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Viken, A; Jorgensen, F. "Tourism on Svalbard," Polar Record, 1998, 34:189 (April), 123-128.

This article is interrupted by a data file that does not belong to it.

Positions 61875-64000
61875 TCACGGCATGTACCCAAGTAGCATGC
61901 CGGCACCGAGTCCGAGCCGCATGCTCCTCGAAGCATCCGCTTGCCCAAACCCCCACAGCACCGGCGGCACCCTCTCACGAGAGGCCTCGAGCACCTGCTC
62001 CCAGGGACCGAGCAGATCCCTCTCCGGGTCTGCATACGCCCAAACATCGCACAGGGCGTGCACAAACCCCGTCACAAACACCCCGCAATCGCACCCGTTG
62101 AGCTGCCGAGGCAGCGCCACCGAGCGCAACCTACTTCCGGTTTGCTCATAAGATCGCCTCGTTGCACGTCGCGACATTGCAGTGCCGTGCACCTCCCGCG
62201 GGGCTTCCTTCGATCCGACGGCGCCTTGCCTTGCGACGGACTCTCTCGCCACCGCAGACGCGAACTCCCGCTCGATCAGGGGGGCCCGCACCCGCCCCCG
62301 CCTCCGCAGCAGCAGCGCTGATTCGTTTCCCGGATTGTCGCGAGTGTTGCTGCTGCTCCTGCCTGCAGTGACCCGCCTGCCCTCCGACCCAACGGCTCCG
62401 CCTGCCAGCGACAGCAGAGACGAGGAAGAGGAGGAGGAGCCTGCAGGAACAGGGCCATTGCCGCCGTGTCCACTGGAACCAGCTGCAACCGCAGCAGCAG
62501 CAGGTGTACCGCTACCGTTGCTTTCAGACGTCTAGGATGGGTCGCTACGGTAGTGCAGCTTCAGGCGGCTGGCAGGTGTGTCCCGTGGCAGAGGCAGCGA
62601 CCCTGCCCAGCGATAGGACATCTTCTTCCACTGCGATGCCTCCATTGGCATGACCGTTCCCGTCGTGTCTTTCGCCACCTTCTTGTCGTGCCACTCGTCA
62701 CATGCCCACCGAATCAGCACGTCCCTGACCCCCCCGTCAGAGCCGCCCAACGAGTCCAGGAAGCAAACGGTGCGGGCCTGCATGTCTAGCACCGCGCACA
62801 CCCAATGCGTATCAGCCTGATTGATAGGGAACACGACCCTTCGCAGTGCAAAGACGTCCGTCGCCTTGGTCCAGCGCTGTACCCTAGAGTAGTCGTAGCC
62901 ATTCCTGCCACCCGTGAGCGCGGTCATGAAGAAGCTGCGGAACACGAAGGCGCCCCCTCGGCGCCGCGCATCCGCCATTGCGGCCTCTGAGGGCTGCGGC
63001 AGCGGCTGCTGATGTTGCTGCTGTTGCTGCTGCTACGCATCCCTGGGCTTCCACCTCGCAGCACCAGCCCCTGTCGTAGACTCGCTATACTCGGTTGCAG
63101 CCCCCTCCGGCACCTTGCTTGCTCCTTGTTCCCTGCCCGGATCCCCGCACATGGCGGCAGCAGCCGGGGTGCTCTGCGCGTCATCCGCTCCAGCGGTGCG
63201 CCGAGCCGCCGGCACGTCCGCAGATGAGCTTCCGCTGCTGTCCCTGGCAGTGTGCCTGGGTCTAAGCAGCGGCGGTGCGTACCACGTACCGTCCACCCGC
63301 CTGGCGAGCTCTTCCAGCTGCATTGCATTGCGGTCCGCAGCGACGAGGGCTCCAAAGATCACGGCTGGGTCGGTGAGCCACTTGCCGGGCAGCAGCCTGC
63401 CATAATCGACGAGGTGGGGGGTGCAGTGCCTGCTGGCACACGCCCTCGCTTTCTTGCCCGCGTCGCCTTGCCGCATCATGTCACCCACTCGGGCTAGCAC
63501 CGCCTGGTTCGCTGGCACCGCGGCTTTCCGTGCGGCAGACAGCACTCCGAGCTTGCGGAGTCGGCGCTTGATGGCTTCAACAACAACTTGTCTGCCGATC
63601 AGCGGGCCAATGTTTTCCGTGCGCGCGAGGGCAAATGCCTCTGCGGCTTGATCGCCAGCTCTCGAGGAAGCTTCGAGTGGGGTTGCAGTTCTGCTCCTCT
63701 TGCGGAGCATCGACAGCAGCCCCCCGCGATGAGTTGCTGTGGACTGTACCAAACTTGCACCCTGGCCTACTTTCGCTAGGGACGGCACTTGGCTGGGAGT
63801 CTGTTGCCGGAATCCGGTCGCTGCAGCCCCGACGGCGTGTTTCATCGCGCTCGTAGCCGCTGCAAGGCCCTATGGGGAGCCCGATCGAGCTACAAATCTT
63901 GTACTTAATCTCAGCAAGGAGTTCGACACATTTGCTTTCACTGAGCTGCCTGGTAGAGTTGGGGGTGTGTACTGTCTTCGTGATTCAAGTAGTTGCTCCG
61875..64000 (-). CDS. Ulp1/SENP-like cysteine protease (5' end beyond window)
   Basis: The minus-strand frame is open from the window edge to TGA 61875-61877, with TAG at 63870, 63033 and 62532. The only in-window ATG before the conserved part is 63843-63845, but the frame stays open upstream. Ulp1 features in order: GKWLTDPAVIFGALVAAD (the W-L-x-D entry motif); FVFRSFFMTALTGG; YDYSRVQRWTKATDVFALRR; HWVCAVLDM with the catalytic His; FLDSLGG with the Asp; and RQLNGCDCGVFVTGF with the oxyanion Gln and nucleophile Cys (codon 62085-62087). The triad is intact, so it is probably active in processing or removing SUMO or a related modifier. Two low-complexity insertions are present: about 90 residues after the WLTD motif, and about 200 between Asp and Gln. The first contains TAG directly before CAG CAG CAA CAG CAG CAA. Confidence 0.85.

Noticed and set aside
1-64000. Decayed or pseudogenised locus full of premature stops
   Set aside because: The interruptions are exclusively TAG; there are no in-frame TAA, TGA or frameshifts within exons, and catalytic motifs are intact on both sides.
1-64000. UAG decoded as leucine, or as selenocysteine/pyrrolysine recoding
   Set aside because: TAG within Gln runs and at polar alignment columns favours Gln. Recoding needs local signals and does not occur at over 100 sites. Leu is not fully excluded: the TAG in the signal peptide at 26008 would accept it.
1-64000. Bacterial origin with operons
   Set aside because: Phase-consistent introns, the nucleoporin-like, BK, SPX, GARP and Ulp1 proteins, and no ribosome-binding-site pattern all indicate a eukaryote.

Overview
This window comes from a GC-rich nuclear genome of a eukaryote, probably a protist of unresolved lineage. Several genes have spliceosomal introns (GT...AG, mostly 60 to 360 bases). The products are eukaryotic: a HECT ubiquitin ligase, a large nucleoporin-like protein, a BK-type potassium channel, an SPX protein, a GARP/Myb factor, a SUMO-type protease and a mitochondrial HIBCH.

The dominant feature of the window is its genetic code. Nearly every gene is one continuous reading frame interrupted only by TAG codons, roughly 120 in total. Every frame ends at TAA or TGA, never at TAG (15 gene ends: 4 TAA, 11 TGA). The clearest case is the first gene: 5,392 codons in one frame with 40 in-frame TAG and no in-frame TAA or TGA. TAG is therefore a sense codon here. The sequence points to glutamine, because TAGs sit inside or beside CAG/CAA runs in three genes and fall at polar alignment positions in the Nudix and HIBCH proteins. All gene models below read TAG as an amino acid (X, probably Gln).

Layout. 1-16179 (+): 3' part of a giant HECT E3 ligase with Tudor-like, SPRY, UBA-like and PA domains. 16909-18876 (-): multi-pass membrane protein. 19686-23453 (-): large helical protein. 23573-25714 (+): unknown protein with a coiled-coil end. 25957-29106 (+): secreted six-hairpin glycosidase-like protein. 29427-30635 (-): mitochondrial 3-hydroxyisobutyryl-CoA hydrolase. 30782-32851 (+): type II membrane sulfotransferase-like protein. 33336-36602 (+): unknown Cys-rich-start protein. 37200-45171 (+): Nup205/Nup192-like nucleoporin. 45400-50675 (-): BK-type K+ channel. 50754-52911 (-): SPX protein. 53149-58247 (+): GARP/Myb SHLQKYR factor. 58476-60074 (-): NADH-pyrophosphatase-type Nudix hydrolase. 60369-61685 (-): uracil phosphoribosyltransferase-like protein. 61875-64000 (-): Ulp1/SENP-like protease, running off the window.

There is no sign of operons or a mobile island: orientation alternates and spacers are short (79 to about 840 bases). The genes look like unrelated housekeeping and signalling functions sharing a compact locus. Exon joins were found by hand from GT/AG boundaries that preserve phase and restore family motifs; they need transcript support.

This article gives an overview of tourism on Svalbard. Tourism to this archipelago, which is under the jurisdiction of Norway, started more than 100 years ago. As a modern industry, however, the end of 1980s can be seen as the starting period. Since 1990, tourism development has been given priority by the Norwegian government, and there has been a significant increase both in commercial activities and in the number of tourists. Early and recent tourism developments are presented. In 1996 tourism accounted for almost 200 jobs, 48,000 commercial overnights, around 12,000 airborne tourists, and between 15,000 and 20,000 cruise-ship passengers. The article then describes the most frequent types of tourists, and discusses tourism's impact on the environment. So far, tourism has not produced many documented problems on biota and heritage. Tourism regulation on Svalbard is also described, showing a multitude of means and arrangements, including a proactive self-regulation by the tourism industry. The future challenges, particularly the questions connected to the limits of volume, are discussed. There is a broad understanding of the need of an active policy from the authorities to cope with these questions. The article concludes by referring to the increased emphasis on environmental questions in the Norwegian politics concerning Svalbard, which probably also indicates a willingness to intervene with tourism development.